ALL AH WE IS ONE: Statesmen wanted
THE CURRENT IMPASSE between the Governor of the Central Bank of Barbados, Dr DeLisle Worrell, who got a court injunction against his dismissal, and Minister of Finance Christopher Sinckler, who is seeking to fire the governor, could not have come at a more difficult moment for Barbados.
Not only is the country facing an urgent challenge with the rapid, sharp and unsustainable decline in its foreign reserves, but these developments are taking place at the beginning of an election year.
It is this political timeline that has added complexity to the economic crisis.
No prime minister likes to know that the election date is taken out of his hands and determined by forces beyond his control. An election year is not the time when a government wants to receive public advice from an independent monetary authority on the dangers of “printing money”.
However, whilst the imbroglio between governor and minister holds clear and direct implications for the Barbadian economy, the fact cannot be escaped that it requires a wider political solution. This is why the call by former prime minister Owen Arthur for a “strong governor, a strong minister of finance and a strong prime minister” should be widened to a call for true statesmen to emerge.
In moments of crisis, statesmen distinguish themselves by acting for the next generation, whilst politicians can only act for the next election.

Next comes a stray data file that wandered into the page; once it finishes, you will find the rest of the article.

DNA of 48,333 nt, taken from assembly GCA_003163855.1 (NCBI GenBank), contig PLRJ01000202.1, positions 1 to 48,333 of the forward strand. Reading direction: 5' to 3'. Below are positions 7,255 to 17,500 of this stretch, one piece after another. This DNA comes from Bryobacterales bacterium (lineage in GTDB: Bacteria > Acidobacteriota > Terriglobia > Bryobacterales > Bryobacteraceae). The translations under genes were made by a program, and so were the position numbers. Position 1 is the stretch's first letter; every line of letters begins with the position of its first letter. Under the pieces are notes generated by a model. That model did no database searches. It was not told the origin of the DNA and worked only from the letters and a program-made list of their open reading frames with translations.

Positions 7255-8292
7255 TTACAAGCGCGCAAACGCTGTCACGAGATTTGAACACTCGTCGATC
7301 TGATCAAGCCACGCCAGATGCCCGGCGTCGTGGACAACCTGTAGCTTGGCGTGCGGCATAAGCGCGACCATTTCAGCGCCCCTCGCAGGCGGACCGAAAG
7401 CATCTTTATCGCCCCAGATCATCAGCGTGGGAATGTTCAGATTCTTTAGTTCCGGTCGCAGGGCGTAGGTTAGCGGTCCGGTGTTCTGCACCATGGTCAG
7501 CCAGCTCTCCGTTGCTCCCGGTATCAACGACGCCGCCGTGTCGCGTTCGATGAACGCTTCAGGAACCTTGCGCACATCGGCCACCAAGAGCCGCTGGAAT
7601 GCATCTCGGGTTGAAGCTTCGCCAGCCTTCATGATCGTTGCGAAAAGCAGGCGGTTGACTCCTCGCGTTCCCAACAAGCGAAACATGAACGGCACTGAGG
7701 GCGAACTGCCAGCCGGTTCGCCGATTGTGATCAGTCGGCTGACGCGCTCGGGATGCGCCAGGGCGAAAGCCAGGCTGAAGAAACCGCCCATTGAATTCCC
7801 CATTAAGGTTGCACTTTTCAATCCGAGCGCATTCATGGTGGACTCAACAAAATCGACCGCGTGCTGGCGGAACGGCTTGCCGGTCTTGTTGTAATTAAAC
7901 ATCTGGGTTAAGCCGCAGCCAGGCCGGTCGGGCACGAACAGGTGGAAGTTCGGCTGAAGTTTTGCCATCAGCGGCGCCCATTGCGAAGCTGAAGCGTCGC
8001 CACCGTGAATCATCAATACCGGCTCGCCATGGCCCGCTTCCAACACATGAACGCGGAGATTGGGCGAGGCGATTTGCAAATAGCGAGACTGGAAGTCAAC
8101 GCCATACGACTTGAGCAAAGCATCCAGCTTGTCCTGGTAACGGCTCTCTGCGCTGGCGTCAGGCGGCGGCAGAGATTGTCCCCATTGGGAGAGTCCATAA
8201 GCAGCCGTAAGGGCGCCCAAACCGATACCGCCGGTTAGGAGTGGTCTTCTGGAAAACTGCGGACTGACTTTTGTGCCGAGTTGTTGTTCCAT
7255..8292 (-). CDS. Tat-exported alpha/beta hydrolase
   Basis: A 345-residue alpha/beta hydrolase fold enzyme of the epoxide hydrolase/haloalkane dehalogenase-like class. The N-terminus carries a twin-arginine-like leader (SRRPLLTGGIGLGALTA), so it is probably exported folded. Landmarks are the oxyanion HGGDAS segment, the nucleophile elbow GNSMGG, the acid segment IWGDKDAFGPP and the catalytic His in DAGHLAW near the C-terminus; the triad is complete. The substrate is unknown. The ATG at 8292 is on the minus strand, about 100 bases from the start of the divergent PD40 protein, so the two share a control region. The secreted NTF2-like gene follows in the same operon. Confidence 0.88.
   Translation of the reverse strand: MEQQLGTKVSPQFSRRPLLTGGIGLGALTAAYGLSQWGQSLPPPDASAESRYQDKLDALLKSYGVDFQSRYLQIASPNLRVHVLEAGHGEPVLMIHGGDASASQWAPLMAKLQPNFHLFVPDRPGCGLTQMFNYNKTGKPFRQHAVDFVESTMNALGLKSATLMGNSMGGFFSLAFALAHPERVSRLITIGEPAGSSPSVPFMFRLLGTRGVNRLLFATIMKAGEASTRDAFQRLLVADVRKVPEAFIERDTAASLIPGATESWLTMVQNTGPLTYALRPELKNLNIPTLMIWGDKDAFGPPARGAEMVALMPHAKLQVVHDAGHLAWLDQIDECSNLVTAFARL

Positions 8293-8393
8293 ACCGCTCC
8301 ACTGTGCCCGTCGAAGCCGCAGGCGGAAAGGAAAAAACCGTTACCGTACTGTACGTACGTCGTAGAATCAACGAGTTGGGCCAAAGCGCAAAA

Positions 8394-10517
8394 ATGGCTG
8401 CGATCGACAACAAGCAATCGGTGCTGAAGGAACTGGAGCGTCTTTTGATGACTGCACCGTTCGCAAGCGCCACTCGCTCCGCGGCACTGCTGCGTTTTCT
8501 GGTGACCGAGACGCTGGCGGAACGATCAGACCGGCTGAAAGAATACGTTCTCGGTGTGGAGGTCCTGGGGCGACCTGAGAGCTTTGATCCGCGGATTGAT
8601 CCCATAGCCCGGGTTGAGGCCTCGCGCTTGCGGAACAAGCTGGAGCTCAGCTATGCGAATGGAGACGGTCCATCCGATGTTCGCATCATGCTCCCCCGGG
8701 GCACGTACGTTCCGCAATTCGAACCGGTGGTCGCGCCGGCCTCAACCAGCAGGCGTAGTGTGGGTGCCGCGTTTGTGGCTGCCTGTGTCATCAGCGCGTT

Politicians usually find it impossible to make hard decisions in election years. However, it would be unstatesmanlike to drag the election out for the entire year. In 2013, Barbados got a taste of a “legalistic” approach to calling an election, when Prime Minister Freundel Stuart indicated that since the Constitution had given him five years plus 90 days to call an election, then he was not going to reduce the time allotted to him.
Today, with the uncertainties over the falling reserves, the stalemate between minister and governor, the possibility of a formal International Monetary Fund programme, devaluation and the unsustainability of Government debt levels, a true statesman would conclude that the issues can only be resolved by a government with a fresh mandate.
Significantly, at the 11th hour, the governor of the Central Bank has publicly indicated the unsustainability of “printing money”, a matter, we have been reliably informed, that had earlier occupied his academic attention in another context. His professional awareness of the urgency of the crisis facing Barbados has forced the statesman to the fore.
Others should follow his cue. The minister of finance must assess honestly his economic leadership. Academics, who play a role in public education, must fight hard against political sycophancy and let intellectual honesty prevail. Senior opposition figures must focus less on settling political scores, but must weigh for themselves the true demands of the moment.
Will the true statesmen please stand up?
•Tennyson Joseph is a political scientist at the University of the West Indies, Cave Hill Campus, specialising in regional affairs. Email: [email protected]